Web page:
Looking Beyond PC/104-Plus

An Interview with Embedded Systems Analyst Eric Heikkila

By Geoffrey James

The PC104 family of stackable systems remains a small but highly interesting segment of the embedded systems market. The world’s foremost expert on this market is probably Eric Heikkila, the director for embedded hardware systems at Venture Development Corp., a Boston MA-based market research firm. Heikkila holds a BS in Electrical Engineering with a minor in Economics from Bucknell University where his studies focused on electrical control systems, digital system design, and electromechanical energy conversion & power systems.

Heikkila also a co-author of the 14th edition of “Merchant Computer Boards for Embedded/Real-Time Applications,” the industry’s standard reference on market size, share and forecasting for this segment. In the report (published February of 2007), he estimated that the PC/104 family of stackable modules would reach approximately $264 million in 2007 and would achieve a 9.51 percent Compound Annual Growth Rate (CAGR) from 2005 to 2010, far outpacing many other high tech segments. We asked him about the report and how the PC/104 segment is likely to change in the years ahead.

To meet all of specifications, however, the resulting product would definitely increase the engineering requirement for high-density-interconnect (HDI) technology. This fact invited concerns about higher-complexity design processes and subsequent increases in the learning curve, performance-qualification tests, and production yields—as well as subsequent fears of increased product costs. Plus, the designers would need to work with a vendor that was capable of manufacturing HDI printedcircuit boards (PCBs).

GJ: What has changed in the market since you published your report?

EH: Not a great deal in terms of the overall dynamics of the market. The growing economic uncertainty looks likely to have a negative impact on sales for 2008, flatting out our original forecast somewhat. However, we believe that most of the industries that the PC/104 market serves are reasonably resilient and so we’re sticking to our projections for 2009 and 2010. In the short term, we expect cost pressures to create somewhat more demand for PC/104 with USB, which costs less than implementation using the PCI bus. It won’t have a huge impact on unit shipment, but it will definitely be measurable.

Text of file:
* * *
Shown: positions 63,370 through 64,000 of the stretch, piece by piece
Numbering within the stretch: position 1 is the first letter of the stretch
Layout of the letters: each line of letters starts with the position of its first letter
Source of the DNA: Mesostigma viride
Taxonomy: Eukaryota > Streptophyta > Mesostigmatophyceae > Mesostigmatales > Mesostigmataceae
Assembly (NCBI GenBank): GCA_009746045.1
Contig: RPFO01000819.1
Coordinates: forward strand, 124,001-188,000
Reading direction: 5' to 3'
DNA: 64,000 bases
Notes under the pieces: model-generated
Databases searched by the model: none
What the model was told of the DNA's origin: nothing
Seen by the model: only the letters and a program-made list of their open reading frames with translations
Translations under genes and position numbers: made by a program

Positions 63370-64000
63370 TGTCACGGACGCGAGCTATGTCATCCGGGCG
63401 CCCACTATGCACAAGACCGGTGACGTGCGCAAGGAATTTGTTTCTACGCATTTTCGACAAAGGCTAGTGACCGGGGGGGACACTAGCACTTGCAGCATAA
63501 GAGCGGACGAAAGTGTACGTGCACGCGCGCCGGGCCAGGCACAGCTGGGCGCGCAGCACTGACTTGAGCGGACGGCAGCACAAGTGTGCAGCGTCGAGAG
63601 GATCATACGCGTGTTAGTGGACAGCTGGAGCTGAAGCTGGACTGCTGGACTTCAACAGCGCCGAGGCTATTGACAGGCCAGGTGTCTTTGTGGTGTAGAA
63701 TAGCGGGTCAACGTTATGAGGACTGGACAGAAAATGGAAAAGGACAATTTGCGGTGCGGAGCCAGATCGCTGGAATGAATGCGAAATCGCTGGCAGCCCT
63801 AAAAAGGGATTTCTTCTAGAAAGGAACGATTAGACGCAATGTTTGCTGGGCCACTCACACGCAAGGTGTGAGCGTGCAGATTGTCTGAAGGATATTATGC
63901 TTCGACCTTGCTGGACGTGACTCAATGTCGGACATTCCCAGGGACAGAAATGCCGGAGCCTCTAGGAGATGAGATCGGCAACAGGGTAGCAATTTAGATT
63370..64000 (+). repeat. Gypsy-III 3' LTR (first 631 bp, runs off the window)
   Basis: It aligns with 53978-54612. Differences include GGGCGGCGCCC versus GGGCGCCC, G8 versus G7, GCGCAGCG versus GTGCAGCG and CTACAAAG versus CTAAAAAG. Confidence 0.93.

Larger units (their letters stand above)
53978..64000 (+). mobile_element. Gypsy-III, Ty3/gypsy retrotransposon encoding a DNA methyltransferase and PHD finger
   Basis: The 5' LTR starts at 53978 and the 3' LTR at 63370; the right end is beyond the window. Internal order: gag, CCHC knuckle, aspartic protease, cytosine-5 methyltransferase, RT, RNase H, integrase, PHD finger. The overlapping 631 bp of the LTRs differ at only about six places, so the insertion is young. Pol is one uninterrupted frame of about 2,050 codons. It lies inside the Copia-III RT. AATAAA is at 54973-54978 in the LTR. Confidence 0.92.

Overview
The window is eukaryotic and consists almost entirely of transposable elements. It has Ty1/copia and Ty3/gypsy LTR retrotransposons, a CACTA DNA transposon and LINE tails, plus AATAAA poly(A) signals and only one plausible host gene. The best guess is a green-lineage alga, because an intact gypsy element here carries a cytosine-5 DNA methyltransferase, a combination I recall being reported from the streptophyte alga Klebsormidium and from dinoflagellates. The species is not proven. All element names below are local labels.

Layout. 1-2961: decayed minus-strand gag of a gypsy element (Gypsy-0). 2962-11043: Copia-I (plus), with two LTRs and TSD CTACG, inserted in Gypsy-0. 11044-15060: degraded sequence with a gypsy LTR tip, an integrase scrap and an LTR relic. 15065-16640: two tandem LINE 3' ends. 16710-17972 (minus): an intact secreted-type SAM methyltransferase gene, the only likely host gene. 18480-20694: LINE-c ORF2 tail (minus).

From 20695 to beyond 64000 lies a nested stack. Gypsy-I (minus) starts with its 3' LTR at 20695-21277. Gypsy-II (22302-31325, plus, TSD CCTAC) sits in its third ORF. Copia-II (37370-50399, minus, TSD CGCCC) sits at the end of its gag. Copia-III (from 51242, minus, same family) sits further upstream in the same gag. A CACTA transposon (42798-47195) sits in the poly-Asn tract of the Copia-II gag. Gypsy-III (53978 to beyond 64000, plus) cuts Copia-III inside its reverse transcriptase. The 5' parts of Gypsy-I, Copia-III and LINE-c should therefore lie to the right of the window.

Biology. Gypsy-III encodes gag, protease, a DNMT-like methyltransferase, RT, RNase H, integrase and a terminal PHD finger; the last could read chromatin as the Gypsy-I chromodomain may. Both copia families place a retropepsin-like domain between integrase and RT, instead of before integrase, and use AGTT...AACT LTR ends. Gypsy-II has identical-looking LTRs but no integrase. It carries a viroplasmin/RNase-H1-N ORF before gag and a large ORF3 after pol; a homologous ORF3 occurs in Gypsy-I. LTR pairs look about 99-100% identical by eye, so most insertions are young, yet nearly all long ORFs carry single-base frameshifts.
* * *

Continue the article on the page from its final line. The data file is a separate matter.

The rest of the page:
GJ: The PC/104 family comprises about half of the stackable embedded systems market. Since PC/104 represents a standard, why are there still so many alternative architectures?

EH: There are specific applications that require features that PC-104 doesn’t support well. For example, with the EPIC architecture, you have more space on the board, which allows you to package more functionality into the entire system. There are also cases where there’s a need for a larger board to better deal with heat dissipation than is generally available on a PC/104 system. Because of this, we believe that these alternative architectures will continue to exist for some time to come.

GJ: Standardization usually drives market consolidation. That hasn’t happened with PC/104. How come?

EH: PC/104 tends to appeal to niche markets, specifically military/aerospace and industrial systems. All of these applications tend to be small in unit volume and require a significant amount of customization. PC/104 vendors must therefore be able to engage closely with the customer and make changes as necessary to meet customer needs. What’s emerged, then, are a large number of relatively small firms, all specializing in particular application areas.

GJ: Why hasn’t the customization moved up a level of abstraction? You’d think that some of the customization could be accomplished in software rather than hardware.

EH: With PC/104, the “secret sauce” that justifies one vendor over another is typically how that vendor handles I/O. Making changes to the I/O capabilities of a system typically requires making changes at the system level, an activity that always means a certain amount of custom manufacturing. If it were possible to make these kind of changes purely using software, rest assured that somebody would be doing it.